Font knowledge

In some cases it may be necessary to add to the font knowledge of MathFlow. MathFlow can use a configuration text file called FontInfo.ini. By placing this file into the same directory as the DLL, it will automatically try to use this file when the DLL is loaded. This section is dedicated to explaining how to use this feature.

Using the techniques shown here, a user can assign a character set (encoding) to a font, create a new encoding, and define the PostScript font name to be used in EPS file generation.

MathFlow contains knowledge of the fonts and characters it works with, which results in improved formatting and translation into EPS. Most of this knowledge is in the form of tables built into the code. However, this information can be extended via the FontInfo.ini file external to the program, allowing it to be expanded and corrected without having to change the application itself.

Encodings

An encoding is a one-to-one correspondence between character meanings and integers. For example, ASCII is an encoding that maps characters onto numbers between 0 and 127 and "a" is assigned the number 97. Fonts are said to use or have a specific encoding. The font's encoding determines what character gets displayed when we pass a given number to the operating system. Character style and shape play no part in the encoding concept — A Times-Roman "a" has the same value as a Bookman-Italic "a" (assuming the fonts use the same encoding). A code-point is a particular value in an encoding. For example, "a" has the code-point 97 in the ASCII encoding.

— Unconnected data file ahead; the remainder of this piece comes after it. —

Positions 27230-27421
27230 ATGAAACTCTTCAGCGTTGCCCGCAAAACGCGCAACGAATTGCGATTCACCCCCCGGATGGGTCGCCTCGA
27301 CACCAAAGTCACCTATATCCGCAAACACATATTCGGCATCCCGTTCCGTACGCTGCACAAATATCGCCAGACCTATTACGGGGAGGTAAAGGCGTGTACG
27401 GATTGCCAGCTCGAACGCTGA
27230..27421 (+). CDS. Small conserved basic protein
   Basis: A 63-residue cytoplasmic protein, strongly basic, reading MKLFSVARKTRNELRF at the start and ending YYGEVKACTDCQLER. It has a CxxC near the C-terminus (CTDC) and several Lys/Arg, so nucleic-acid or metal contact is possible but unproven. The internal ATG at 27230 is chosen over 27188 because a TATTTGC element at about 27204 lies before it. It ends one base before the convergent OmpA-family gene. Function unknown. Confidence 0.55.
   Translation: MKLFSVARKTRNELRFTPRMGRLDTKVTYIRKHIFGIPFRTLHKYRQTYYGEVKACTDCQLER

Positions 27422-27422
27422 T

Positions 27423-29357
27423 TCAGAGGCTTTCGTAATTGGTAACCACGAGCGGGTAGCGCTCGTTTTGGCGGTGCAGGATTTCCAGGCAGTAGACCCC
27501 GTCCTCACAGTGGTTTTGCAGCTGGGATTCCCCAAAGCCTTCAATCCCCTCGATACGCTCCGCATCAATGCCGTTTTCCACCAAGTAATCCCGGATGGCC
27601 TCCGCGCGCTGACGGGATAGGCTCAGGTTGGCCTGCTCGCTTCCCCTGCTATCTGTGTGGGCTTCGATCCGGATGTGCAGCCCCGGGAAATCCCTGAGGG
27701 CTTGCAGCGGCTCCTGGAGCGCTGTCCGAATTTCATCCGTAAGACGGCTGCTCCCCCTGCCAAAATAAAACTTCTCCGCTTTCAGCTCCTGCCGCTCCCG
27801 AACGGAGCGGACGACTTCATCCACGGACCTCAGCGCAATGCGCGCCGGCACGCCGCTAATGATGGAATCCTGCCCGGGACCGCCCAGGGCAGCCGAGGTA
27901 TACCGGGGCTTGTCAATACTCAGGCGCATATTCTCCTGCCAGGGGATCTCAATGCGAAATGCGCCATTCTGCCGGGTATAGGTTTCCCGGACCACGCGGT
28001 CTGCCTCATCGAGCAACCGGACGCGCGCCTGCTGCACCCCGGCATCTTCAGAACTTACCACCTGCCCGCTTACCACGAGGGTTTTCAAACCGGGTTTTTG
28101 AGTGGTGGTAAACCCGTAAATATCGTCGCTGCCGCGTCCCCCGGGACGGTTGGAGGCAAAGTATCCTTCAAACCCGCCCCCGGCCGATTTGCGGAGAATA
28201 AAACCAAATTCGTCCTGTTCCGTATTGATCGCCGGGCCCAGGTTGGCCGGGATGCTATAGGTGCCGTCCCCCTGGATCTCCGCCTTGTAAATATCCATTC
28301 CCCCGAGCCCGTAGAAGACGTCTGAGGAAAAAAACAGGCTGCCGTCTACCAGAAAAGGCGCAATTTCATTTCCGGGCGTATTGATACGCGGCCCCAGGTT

The MTCode encoding

Central to our font information is the MTCode encoding. MTCode assigns a 16-bit constant to every different character that our software works with. It is superset of Unicode, a standard encoding that attempts to assign a unique number with each of the characters used in the world's languages. Unicode covers a lot of math, but not all the math characters that we need. For this reason, MTCode uses Unicode's Private Use Area (PUA), a range of 6400 code points (0xE000 to 0xF8FF) for its additional math characters. We use MTCode values as the key to all of the per-character information — human-readable character descriptions, token types (variable, operator, etc.).

For more information on Unicode, see the Unicode Consortium. To find out about how we use the Unicode's Private Use Area, see the MTCode encoding tables.

Font encodings

Every font is the expression of some character set. In fact, many fonts share the same character set. We use the term "font encoding" to represent a character set that might be shared by one or more fonts. Many applications (e.g. word processors) don't have to know a font's encoding — the user hits a key, a code is sent to the application, the code is sent back to the operating system to select a character from a font for display. Our software needs to know more than that.